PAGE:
Courts will see a rush of action before adjourning for the summer
We are now in the thick of what I like to call "magic-time" on the law beat: the crowded hours when the law's major actors scramble to complete their chores and assignments before heading off for vacation, or for their book tours, or for whatever else they may have planned for their summer breaks. It's the storm of June before the calm of August, you might say, and it was surely on display Monday from coast to coast.
At the United States Supreme Court, for example, the justices issued four opinions on their way to closing out another term. That's the good news. The bad news is that the Court has no fewer than 27 more decisions to announce before wrapping up, including decisions in three major cases involving class-action lawsuits, global warming, and state regulations on violent video games. Why do the justices often leave the toughest cases for last? Because they can. And because they are like the rest of us when it comes to procrastinating.
At the Court, perhaps the most interesting story Monday was a case the justices decided not to hear. Just ten days after the justices upheld Arizona's right to enforce a licensing law designed to crack down on employers who hire unlawful immigrations, the justices refused to get involved in a challenge to a California law that gives resident tuition rates to unlawful immigrants. Many of the same folks who were pushing the "states' rights" argument in Arizona were pushing the federal preemption argument in California. What a country!
And what a country America must seem like to Dominique Strauss-Kahn, the former chief of the International Monetary Fund, who pleaded not guilty Monday to the sexual assault charges brought against him by a Manhattan hotel employee. (By the way, doesn't he look remarkably like Bernard Madoff in this photo?) Strauss-Kahn made his plea in a "strong voice" (the wires reported) and "in a heavy French accent" (said the Times) and the whole arraignment took four minutes. Afterward, the trial judge promptly set the next hearing for July 18th, which means, among other things, that we will likely not see a trial until 2012.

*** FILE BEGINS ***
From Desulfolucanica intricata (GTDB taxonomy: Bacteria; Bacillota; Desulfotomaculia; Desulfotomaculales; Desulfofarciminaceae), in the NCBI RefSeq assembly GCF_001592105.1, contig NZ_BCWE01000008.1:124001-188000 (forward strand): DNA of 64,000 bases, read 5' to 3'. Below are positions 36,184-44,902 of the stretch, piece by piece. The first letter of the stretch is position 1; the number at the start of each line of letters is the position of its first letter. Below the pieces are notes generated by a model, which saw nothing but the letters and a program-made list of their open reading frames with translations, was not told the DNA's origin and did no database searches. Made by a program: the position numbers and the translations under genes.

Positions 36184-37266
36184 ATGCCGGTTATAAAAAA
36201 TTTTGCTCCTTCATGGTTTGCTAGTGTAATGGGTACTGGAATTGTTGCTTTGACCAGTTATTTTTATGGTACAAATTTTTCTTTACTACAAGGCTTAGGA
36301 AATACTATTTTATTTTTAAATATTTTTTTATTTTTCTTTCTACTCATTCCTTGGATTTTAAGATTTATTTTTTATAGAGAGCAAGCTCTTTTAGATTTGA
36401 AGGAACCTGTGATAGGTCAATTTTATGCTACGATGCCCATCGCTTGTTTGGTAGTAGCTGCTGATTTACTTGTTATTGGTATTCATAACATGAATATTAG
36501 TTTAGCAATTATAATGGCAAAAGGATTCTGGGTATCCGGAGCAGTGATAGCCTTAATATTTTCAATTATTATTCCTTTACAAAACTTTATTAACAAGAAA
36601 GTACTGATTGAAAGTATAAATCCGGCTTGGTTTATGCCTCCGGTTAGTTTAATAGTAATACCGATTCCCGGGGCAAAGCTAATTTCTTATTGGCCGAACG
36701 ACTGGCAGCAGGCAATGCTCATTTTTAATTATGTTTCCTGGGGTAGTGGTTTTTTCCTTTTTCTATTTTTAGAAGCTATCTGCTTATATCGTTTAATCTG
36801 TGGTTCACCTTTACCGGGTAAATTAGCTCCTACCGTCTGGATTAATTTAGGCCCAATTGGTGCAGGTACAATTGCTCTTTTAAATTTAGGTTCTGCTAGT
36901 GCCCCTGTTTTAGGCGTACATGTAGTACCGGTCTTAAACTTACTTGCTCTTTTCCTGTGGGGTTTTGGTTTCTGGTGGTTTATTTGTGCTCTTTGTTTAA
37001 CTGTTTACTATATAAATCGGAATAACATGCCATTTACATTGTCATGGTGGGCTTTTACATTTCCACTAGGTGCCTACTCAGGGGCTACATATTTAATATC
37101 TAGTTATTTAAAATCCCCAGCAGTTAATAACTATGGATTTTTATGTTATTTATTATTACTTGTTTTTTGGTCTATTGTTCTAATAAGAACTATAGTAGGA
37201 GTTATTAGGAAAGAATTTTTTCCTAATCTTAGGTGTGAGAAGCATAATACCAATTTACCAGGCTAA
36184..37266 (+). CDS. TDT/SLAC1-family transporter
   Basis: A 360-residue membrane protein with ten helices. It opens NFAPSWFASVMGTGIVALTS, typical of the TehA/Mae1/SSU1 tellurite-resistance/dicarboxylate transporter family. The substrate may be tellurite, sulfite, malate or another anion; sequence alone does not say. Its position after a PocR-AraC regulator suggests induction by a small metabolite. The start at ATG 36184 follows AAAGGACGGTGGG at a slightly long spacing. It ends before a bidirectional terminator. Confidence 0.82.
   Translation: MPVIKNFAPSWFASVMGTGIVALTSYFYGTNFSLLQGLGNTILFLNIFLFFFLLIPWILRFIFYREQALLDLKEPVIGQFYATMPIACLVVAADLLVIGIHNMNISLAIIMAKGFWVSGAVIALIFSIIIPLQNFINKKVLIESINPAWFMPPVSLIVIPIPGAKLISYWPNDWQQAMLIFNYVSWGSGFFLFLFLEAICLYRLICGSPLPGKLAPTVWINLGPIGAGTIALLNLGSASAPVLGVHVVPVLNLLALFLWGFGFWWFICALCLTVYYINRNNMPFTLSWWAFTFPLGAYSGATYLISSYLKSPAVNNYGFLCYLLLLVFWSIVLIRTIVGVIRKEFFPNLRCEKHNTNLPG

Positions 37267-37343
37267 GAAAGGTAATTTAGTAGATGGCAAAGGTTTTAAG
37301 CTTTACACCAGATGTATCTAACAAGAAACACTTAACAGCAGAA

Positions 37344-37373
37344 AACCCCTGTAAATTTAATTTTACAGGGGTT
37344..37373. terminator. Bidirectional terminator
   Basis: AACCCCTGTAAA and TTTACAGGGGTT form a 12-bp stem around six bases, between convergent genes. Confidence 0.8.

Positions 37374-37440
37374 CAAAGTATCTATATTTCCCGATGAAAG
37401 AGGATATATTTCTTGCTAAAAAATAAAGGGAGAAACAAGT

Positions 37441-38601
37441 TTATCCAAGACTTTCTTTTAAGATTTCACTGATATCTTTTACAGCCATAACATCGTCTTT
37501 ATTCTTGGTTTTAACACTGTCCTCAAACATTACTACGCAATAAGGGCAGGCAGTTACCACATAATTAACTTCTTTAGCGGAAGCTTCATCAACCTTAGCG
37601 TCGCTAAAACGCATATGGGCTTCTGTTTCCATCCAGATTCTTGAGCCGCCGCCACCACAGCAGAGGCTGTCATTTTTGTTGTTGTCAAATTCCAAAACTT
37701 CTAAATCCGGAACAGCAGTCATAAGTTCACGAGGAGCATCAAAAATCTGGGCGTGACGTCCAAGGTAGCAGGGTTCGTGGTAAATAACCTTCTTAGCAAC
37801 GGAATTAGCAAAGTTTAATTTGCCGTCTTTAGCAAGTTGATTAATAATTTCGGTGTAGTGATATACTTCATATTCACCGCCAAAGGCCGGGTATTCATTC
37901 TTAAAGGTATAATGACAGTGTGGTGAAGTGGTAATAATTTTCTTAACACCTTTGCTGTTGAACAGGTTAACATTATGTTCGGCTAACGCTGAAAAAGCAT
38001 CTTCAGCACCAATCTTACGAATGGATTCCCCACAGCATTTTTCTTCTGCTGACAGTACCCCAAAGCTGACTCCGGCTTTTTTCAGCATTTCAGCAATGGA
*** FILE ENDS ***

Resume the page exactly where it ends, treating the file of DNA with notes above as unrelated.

What will be decided before the end of the year is the fate of Wisconsin's controversial collective bargaining law. The Wisconsin Supreme Court heard oral argument on the matter Monday, and I will bet you tickets to a Milwaukee Brewers' game that the justices there issue their ruling before July 4th. They want to clean their desks off heading toward high summer, and the most convenient place to put the case would be back before legislators, the same ones who may have violated Wisconsin's open-meetings law by rushing to enact the legislation this spring.
No one will ever claim, on the other hand, that prosecutors rushed into indicting John Edwards on campaign finance charges. This weekend, immediately following his Friday indictment, we learned that prosecutors and the defense were close to hammering out a deal that would have ended the matter. The Raleigh News and Observer reported that Edwards refused a deal that would have seen him plead guilty to three misdemeanors (which makes sense) but which also would have required him to serve six months in prison (Martha Stewart-like). Short of this alleged deal being resurrected, I'll double-down on those Brewers' tickets that nothing major happens before Labor Day in United States v. Edwards.
Last week witnessed oral argument over the Affordable Care Act before the 6th U.S. Circuit Court of Appeals. On Wednesday, another federal appeals court, the 11th U.S. Circuit Court of Appeals, will hear argument on the controversial health care law and its "individual mandate." That'll give all those Article III judges a few weeks, at least, to get their law clerks cracking on the opinions before the dog days come. On the law beat, June's tune is all about clearing off the desk, emptying out the in-box, and keeping the summer schedule as free as practicable from courtroom intrusions. With three weeks to go, school's almost out for summer.
Image credit: Reuters
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